AuthorNelson, James Michael
AdvisorWeisbach, Michael S.
MetadataShow full item record
PublisherThe University of Arizona.
RightsCopyright © is held by the author. Digital access to this material is made possible by the University Libraries, University of Arizona. Further transmission, reproduction or presentation (such as public display or performance) of protected items is prohibited except with permission of the author.
AbstractDespite a great deal of interest by institutional investors and others in the issue of corporate governance, there is surprisingly little empirical evidence linking governance practices with firm performance. This dissertation examines the link between corporate governance practices and firm performance, acknowledging the endogenous nature of the relationship. I begin by defining corporate governance as a set of constraints and incentives on managers and shareholders bargaining to determine how the value of the firm will be allocated. In chapter one, I examine an unbalanced panel of 1,721 firms from 1980 to 1995, which includes each firm's charter and bylaw provisions, existence of a poison pill, applicable state anti-takeover laws, and board composition data, combined with financial data from CRSP and Compustat. This chapter provides the stylized facts about corporate governance today and details how governance practices have evolved over time. It also provides an explanation as to why shareholders would be willing to adopt governance provisions that have the potential to constrain their future allocations of firm value. I document that firms adopting governance provisions requiring shareholder approval tend to out perform benchmark portfolios prior to adoption and firms adopting poison pills under perform benchmark portfolios prior to adoption. I find that firms tend to under-perform benchmark portfolios following the adoption of governance provisions that are potentially harmful to shareholders. I find no relationship between CEO age, tenure, or compensation surrounding governance changes. In chapter two, I investigate the relationship between corporate governance practices and firm performance by examining firms where the constraints imposed by the governance system are most likely to be binding, i.e., firms that have experienced significant declines in quarterly operating performance. My results suggest that firms covered by fair price charter amendments and/or state control share acquisition statutes take longer to recover from declines in operating performance. I also examine firms with significant negative shocks in quarterly earnings, and find the persistence of these shocks is greater in firms covered by a freeze out statute and the persistence is lower in firms covered by cash out statutes, findings consistent with some governance features constraining shareholder value.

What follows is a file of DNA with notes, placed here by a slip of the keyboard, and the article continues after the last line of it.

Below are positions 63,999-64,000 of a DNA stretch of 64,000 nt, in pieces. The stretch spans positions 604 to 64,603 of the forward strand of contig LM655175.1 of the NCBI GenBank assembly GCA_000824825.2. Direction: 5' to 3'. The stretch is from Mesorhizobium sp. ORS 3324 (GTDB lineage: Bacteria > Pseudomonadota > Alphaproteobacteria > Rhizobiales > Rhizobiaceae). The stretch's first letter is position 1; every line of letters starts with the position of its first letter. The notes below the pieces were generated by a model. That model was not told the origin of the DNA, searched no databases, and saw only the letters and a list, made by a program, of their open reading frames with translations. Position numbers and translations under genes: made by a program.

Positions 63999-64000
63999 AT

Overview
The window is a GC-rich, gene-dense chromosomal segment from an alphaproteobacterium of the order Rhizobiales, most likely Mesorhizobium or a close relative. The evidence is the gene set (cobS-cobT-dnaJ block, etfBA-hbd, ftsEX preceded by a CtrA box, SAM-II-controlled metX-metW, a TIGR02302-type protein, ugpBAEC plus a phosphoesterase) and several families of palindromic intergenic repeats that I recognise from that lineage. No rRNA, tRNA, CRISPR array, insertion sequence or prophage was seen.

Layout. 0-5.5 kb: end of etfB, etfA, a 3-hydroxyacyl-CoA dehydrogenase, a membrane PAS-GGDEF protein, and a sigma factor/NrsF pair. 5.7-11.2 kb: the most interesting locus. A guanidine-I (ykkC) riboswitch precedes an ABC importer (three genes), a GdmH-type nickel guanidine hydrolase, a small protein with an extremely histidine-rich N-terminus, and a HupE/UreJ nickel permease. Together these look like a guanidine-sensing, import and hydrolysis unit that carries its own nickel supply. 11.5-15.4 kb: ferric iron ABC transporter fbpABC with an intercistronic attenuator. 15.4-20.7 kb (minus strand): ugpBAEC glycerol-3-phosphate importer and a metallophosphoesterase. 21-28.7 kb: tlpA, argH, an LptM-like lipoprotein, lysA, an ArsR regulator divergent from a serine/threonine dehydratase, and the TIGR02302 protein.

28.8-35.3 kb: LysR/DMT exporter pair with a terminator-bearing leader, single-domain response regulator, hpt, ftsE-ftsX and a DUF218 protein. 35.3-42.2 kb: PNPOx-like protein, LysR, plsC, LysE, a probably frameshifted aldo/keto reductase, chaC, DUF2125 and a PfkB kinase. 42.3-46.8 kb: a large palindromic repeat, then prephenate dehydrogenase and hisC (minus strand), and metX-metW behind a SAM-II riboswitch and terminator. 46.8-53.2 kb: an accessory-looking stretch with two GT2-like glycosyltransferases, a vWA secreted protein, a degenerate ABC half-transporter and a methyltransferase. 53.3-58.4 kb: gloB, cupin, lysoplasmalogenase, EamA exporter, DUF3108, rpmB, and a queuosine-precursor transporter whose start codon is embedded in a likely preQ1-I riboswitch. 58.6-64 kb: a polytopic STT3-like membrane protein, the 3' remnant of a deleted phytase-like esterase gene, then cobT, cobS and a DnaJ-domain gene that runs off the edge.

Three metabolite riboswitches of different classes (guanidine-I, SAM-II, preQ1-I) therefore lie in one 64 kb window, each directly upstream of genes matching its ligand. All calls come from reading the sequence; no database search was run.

Degree ProgramGraduate College